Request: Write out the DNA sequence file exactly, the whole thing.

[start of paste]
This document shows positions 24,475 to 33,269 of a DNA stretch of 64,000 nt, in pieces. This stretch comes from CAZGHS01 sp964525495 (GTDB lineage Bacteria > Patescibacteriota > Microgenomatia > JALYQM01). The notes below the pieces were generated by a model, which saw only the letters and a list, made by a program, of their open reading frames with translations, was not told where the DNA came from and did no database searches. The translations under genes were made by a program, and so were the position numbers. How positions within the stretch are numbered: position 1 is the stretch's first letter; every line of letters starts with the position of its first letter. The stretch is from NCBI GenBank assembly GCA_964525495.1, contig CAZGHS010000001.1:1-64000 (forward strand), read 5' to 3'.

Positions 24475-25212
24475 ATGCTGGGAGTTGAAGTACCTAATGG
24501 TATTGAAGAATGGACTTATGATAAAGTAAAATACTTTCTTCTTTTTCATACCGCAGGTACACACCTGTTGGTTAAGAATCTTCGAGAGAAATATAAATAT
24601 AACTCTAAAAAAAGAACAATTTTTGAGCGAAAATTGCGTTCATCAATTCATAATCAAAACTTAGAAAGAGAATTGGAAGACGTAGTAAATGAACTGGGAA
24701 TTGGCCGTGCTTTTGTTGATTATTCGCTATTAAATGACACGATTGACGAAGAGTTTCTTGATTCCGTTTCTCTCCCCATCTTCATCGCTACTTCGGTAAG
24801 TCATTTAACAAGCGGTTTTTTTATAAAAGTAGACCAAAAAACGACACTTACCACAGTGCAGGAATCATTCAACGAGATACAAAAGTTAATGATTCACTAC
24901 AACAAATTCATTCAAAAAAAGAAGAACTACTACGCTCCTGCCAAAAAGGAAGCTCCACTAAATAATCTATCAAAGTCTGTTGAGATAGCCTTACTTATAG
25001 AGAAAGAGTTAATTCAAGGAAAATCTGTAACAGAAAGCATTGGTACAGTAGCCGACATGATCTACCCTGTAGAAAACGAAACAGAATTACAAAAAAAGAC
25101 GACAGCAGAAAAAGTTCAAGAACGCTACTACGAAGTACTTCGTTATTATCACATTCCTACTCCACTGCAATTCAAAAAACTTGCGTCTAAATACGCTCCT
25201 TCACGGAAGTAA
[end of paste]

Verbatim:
This document shows positions 24,475 to 33,269 of a DNA stretch of 64,000 nt, in pieces. This stretch comes from CAZGHS01 sp964525495 (GTDB lineage Bacteria > Patescibacteriota > Microgenomatia > JALYQM01). The notes below the pieces were generated by a model, which saw only the letters and a list, made by a program, of their open reading frames with translations, was not told where the DNA came from and did no database searches. The translations under genes were made by a program, and so were the position numbers. How positions within the stretch are numbered: position 1 is the stretch's first letter; every line of letters starts with the position of its first letter. The stretch is from NCBI GenBank assembly GCA_964525495.1, contig CAZGHS010000001.1:1-64000 (forward strand), read 5' to 3'.

Positions 24475-25212
24475 ATGCTGGGAGTTGAAGTACCTAATGG
24501 TATTGAAGAATGGACTTATGATAAAGTAAAATACTTTCTTCTTTTTCATACCGCAGGTACACACCTGTTGGTTAAGAATCTTCGAGAGAAATATAAATAT
24601 AACTCTAAAAAAAGAACAATTTTTGAGCGAAAATTGCGTTCATCAATTCATAATCAAAACTTAGAAAGAGAATTGGAAGACGTAGTAAATGAACTGGGAA
24701 TTGGCCGTGCTTTTGTTGATTATTCGCTATTAAATGACACGATTGACGAAGAGTTTCTTGATTCCGTTTCTCTCCCCATCTTCATCGCTACTTCGGTAAG
24801 TCATTTAACAAGCGGTTTTTTTATAAAAGTAGACCAAAAAACGACACTTACCACAGTGCAGGAATCATTCAACGAGATACAAAAGTTAATGATTCACTAC
24901 AACAAATTCATTCAAAAAAAGAAGAACTACTACGCTCCTGCCAAAAAGGAAGCTCCACTAAATAATCTATCAAAGTCTGTTGAGATAGCCTTACTTATAG
25001 AGAAAGAGTTAATTCAAGGAAAATCTGTAACAGAAAGCATTGGTACAGTAGCCGACATGATCTACCCTGTAGAAAACGAAACAGAATTACAAAAAAAGAC
25101 GACAGCAGAAAAAGTTCAAGAACGCTACTACGAAGTACTTCGTTATTATCACATTCCTACTCCACTGCAATTCAAAAAACTTGCGTCTAAATACGCTCCT
25201 TCACGGAAGTAA